Trump Hosts U.N. Meeting on Drug Policy, Calls For Escalation of Global Drug War and a “Drug-Free World”

Press Release September 24, 2018
Media Contact

Tony Newman 646-335-5384
Hannah Hetzer 917-701-7060

This morning, President Trump kicked off his appearance at the 2018 United Nations General Assembly by hosting a meeting called “The World Drug Problem”. U.N. Member States were invited to this early morning session at which Trump spoke of “eradicating” drug addiction and creating a “drug-free future” and U.S. Ambassador to the U.N. Nikki Haley praised Trump for his leadership on this issue in the U.S. and his readiness to “take this leadership worldwide”.

The event was tied to “The Global Call to Action on the World Drug Problem,” a document that the U.S. Mission to the U.N. circulated to invited participants to sign in advance. If countries signed on to the document – the text of which diverges significantly from the latest consensus within the U.N. drug policy debates and was “not open for negotiation” – they were promised an invitation to today’s event and photo-op. 

Statement by Hannah Hetzer, Senior International Policy Manager at the Drug Policy Alliance: 

“This is clearly an attempt by the Trump Administration to use a global platform to feign leadership on an issue for which they have no real solutions. When it comes to the overdose crisis in the U.S., this administration has continually ignored proven, health-centered solutions, while espousing outdated, draconian rhetoric and calling for a ‘drug-free world’.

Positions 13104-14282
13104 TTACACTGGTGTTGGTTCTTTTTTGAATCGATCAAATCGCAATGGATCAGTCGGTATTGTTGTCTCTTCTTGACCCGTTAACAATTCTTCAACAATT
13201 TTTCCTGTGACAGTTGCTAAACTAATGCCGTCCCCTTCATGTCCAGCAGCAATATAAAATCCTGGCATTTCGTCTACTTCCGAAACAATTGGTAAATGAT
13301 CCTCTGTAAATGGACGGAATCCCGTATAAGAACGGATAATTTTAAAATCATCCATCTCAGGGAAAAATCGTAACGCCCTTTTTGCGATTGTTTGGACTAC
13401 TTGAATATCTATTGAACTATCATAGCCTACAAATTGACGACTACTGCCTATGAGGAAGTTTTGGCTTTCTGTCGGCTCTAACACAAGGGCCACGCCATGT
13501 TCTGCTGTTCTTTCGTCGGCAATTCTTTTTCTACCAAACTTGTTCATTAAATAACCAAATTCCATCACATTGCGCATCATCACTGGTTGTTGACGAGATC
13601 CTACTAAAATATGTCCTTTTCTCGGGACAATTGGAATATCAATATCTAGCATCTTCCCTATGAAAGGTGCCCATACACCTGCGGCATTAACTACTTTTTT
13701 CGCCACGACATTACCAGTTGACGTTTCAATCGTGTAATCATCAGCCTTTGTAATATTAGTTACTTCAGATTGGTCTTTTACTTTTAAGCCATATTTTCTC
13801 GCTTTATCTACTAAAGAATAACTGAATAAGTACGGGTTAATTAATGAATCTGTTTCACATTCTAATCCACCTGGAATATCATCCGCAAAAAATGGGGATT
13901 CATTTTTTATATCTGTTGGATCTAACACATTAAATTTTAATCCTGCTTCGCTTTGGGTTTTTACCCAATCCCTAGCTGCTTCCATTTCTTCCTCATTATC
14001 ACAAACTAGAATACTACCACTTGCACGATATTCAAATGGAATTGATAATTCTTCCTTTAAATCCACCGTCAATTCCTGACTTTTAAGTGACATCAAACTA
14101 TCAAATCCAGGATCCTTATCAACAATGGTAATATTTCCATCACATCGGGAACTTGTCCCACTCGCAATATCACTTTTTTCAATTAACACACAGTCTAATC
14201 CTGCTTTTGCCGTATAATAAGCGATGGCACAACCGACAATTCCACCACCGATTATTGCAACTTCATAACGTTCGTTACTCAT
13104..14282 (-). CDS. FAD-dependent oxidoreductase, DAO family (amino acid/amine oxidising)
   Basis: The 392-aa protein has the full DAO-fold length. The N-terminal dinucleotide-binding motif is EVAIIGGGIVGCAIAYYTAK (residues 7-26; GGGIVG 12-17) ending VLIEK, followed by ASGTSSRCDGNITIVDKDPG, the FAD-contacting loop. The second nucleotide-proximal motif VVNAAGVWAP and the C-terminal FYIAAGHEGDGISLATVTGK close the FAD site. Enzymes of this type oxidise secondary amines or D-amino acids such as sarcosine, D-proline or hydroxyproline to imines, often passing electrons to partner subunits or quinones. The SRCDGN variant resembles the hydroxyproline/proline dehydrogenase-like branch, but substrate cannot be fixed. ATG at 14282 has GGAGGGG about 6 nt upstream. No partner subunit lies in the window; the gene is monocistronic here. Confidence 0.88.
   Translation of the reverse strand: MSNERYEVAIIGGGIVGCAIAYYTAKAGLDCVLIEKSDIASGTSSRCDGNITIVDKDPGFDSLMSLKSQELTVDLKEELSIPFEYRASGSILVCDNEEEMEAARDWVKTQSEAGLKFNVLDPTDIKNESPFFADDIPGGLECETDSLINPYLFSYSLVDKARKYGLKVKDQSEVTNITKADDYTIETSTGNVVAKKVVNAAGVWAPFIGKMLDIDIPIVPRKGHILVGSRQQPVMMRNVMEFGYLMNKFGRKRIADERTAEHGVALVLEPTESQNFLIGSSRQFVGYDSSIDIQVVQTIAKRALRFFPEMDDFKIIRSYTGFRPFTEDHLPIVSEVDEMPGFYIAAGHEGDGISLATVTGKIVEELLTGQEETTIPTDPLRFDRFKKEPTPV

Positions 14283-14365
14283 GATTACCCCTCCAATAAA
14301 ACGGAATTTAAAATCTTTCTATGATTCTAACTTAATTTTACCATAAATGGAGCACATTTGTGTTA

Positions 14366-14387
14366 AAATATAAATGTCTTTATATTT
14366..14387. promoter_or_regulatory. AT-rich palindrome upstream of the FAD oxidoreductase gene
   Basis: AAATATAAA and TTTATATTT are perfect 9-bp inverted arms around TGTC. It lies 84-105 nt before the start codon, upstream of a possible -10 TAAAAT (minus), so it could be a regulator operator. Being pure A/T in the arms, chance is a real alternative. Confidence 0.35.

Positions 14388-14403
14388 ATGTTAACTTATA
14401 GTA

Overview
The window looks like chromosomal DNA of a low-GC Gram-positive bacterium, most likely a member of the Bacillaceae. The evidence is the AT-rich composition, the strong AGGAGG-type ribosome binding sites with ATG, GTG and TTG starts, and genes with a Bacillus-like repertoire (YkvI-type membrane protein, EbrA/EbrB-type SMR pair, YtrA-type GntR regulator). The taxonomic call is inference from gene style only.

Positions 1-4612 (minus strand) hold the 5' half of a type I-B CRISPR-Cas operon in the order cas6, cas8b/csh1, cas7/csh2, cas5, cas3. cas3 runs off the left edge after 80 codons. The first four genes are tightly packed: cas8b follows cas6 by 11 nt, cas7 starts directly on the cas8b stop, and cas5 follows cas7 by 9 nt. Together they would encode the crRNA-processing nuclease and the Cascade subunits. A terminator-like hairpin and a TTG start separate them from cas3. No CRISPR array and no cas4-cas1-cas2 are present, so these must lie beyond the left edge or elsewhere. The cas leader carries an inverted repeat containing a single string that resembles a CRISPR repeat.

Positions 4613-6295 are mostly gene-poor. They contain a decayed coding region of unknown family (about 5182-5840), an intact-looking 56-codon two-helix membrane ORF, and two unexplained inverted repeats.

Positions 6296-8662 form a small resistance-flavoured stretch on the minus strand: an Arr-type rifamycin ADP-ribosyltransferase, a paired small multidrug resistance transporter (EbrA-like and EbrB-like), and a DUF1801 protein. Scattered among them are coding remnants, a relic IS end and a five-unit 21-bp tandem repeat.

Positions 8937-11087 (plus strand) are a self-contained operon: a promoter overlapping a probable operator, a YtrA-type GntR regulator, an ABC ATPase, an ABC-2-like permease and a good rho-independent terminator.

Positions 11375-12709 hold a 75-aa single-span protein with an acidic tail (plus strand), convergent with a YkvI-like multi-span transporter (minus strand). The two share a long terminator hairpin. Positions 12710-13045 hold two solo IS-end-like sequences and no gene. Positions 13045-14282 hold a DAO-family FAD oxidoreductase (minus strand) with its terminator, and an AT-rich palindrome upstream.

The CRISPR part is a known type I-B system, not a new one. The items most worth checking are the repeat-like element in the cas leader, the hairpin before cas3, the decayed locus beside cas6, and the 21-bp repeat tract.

“From his support for Philippine President Rodrigo Duterte’s murderous drug war, to his proposal to execute people who sell drugs in the U.S., Trump has shown complete disdain for human rights and international law. President Trump is the last person who should be defining the global debate on drug policy.

“The U.S., which has some of the world’s worst rates of mass incarceration and overdose deaths, could learn a lot from other countries that have significantly lower rates of incarceration and overdose deaths because they reduced the role of criminalization in drug policy.” 

A young woman holds a sign that says "End the Drug War."

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